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Quantum Computation Primer - Part 3

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27 Jun 2019CPOL
Part 3 in a series where you learn the fundamentals of quantum computation. In this part we see how to rotate and swap qubits, and we delve further into controlled gates.

Article header, wavy lines

$ \newcommand{\bra}[1]{\left< #1 \right|} \newcommand{\ket}[1]{\left| #1 \right>} \newcommand{\bk}[2]{\left< #1 \middle| #2 \right>} \newcommand{\bke}[3]{\left< #1 \middle| #2 \middle| #3 \right>} \newcommand{\mzero}[0]{\begin{bmatrix} 1 \\ 0 \end{bmatrix}} \newcommand{\mone}[0]{\begin{bmatrix} 0 \\ 1 \end{bmatrix}} \newcommand{\ostwo}[0]{\frac{1}{\sqrt{2}}} \newcommand{\mhadamard}[0]{\begin{bmatrix} 1 & 1 \\ 1 & -1 \end{bmatrix}} \newcommand{\msnot}[0]{\begin{bmatrix} 1 + i & 1 - i \\ 1 - i & 1 + i \end{bmatrix}} \newcommand{\mswap}[0]{\begin{bmatrix} 1 & 0 & 0 & 0 \\ 0 & 0 & 1 & 0 \\ 0 & 1 & 0 & 0 \\ 0 & 0 & 0 & 1 \end{bmatrix}} \newcommand{\rb}[0]{\color{red}{1}} \newcommand{\vc}[1]{\color{red}{#1}} $

Table of Contents

Introduction

In the previous article, we explored several of the gates commonly used in quantum computation, and looked at using some of these gates to create various quantum states. In this article, we continue exploring gates and examine some of the more complex gates. You see how to rotate and swap qubits, and we delve into controlled gates, which enable you to apply a gate depending on its input.

If you haven't already, I highly encourage you to read the first and second parts in this series before continuing.

Flipping and Rotating Qubits

We saw in Part 2 how the Pauli-X gate is used to flip a computational basis state. It does this by rotating the qubit to the opposite (antipodal) side of the Bloch sphere. Mutually orthogonal states correspond to antipodal points on the Bloch sphere.

There are two other Pauli gates that perform the same action on different axes. They are the Pauli-Y, and Pauli-Z gates.

NOTE: When the Pauli gates are presented as operators in state equations, they are sometimes written differently, as shown:

$ X = \sigma_x = \sigma_1 \\ Y = \sigma_y = \sigma_2 \\ Z = \sigma_z = \sigma_3 $

Each rotates a state by π radians (180°) around the indicated access of the Bloch sphere.

Along with rotation, each gate produces a particular and notable change to a quantum state. Previously we saw how the Pauli-X gate is used to flip a qubit from |0⟩ to |1⟩ and vice versa.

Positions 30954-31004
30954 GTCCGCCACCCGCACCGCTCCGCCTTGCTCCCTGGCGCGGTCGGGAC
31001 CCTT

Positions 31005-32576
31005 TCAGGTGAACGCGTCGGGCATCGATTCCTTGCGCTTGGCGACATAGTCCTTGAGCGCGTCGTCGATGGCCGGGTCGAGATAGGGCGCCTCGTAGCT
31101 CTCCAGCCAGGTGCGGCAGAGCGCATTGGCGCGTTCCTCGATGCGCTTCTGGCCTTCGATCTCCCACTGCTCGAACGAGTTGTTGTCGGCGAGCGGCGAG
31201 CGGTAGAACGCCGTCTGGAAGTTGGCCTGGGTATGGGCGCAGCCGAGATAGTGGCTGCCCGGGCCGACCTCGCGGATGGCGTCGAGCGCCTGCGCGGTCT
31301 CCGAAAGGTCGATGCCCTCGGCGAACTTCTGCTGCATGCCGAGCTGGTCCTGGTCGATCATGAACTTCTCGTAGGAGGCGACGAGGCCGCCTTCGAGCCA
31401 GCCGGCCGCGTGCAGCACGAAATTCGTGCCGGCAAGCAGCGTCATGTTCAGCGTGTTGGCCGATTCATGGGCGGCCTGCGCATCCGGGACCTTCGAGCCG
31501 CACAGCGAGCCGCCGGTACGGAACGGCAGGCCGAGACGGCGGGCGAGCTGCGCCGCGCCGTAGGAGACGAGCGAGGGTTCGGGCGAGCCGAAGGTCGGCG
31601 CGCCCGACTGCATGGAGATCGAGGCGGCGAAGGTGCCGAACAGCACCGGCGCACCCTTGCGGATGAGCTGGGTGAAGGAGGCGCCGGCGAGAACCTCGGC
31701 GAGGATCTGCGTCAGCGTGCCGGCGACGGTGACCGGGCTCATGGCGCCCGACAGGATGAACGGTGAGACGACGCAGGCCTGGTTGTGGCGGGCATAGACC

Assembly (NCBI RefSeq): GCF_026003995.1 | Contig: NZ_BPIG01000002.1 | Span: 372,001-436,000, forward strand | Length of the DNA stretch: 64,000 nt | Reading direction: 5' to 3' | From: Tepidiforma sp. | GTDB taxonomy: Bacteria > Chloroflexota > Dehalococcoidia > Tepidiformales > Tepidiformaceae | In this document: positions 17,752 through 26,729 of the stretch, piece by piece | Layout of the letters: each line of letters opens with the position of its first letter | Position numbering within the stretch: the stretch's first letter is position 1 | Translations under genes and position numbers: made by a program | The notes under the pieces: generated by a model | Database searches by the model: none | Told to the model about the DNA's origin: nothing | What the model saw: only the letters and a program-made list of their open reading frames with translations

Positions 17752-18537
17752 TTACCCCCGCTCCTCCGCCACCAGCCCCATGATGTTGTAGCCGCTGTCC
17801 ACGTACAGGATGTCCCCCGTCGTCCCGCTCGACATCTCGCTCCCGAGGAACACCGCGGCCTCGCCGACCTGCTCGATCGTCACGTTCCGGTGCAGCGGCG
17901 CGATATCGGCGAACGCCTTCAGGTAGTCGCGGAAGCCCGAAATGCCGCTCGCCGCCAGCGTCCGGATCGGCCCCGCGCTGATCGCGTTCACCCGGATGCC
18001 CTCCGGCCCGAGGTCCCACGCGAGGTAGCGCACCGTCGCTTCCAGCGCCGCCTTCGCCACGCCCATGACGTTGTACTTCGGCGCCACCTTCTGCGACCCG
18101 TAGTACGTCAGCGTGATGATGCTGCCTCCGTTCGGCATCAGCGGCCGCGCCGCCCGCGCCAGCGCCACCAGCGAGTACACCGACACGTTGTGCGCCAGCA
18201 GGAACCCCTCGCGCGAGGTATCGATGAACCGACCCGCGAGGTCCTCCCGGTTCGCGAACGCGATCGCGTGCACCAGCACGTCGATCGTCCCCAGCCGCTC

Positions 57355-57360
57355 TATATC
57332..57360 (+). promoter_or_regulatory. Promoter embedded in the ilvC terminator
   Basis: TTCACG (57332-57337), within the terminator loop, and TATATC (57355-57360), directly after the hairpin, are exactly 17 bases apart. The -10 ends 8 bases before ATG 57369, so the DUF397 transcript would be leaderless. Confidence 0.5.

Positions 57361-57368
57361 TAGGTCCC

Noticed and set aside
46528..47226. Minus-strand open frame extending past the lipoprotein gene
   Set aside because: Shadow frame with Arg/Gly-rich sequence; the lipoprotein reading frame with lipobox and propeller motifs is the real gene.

The Pauli Z gate causes a sign flip, so that if a qubit is the state:

$ \ket{\psi} = \alpha \ket{0} + \beta \ket{1} $

Then applying a Pauli-Z gate produces the following:

$ Z \ket{\psi} = \alpha \ket{0} \color{red}{-} \beta \ket{1} $

To transform the |+⟩ state into |-⟩ or vice versa, we apply a Pauli-Z gate. The matrix for the Pauli-Z gate is shown below:

$ Z = \begin{bmatrix} 1 & 0 \\ 0 & -1 \end{bmatrix} $

The result of applying the Pauli-Y gate is a qubit flip and a phase shift. σy = I The Pauli-Y gate maps the state |0⟩ to i|1⟩, and the state |1⟩ to -i|0⟩.

The matrix for the Pauli-Y gate is:

$ Y = \begin{bmatrix} 0 & -i \\ i & 0 \end{bmatrix} $

If we have two qubits in superposition, such as the \(\Phi^+\) state:

$ \ket{\Phi^+} = \frac{\ket{00} + \ket{11}}{\sqrt{2}} $

We can transform \(\ket{\Phi^+}\) to \(\ket{\Psi^-}\) just by using a Pauli-Y gate:

$ Y \ket{\Phi^+} = \ket{\Psi^-} $

Rotating Phase with S and T Gates

Like the Pauli-Z gate (a.k.a., Z gate), the S and T gates also change a qubit's phase by rotating around the z-access of the Bloch sphere. The rotation angles are as follows:

$ \begin{array}{c|l} \text{Gate} & \text{Z-Axis Rotation} \\ \hline Z & \pi \text{ radians } (180^\circ ) \\ S & \frac{\pi}{2} \text{ radians } (90^\circ ) \\ T & \frac{\pi}{4} \text{ radians } (45^\circ ) \end{array} $

Since the Z, S, and T gates don't change the vertical position on the Bloch sphere, the probability distribution is unaffected.

The S gate (a.k.a., the Phase gate or Z90 gate or \(\sqrt{Z}\) gate) maps the state α |0⟩ + β |1⟩ to α |0⟩ + iβ |1⟩. Since i becomes a coefficient of the |1⟩ component, and i2 = -1, the phase of |1⟩ is flipped on the Bloch sphere.

The matrix representation for the S gate is shown below:

$ S = \begin{bmatrix} 1 & 0 \\ 0 & i \end{bmatrix} $

The reason why the S gate is sometimes refereed to as the \(\sqrt{Z}\) gate is that S2 = Z, as shown:

$ S^2 = \begin{bmatrix} 1 & 0 \\ 0 & i \end{bmatrix} \begin{bmatrix} 1 & 0 \\ 0 & i \end{bmatrix} = \begin{bmatrix} 1 & 0 \\ 0 & -1 \end{bmatrix} = Z $

The matrix representation of the T gate is shown below:

$ T = \begin{bmatrix} 1 & 0 \\ 0 & e^{-i \frac{\pi}{4}} \end{bmatrix} $

The S gate is related to the T gate in that S = T2. This is because \(\left( e^{-i \frac{\pi}{4}} \right)^2 = i\).

Rotating State with the R Gates

The Pauli matrices flip a state to the opposite side of the Bloch sphere, while the S and T gates perform a 90° and 45° rotation, respectively. There may be times, however, when you need to rotate a qubit by an arbitrary angle. For this we turn to the R family of gates.

Rx, Ry, and Rz, each rotate state by a specified angle around their respective axes.

The matrix representation of the Rx gate, is shown below: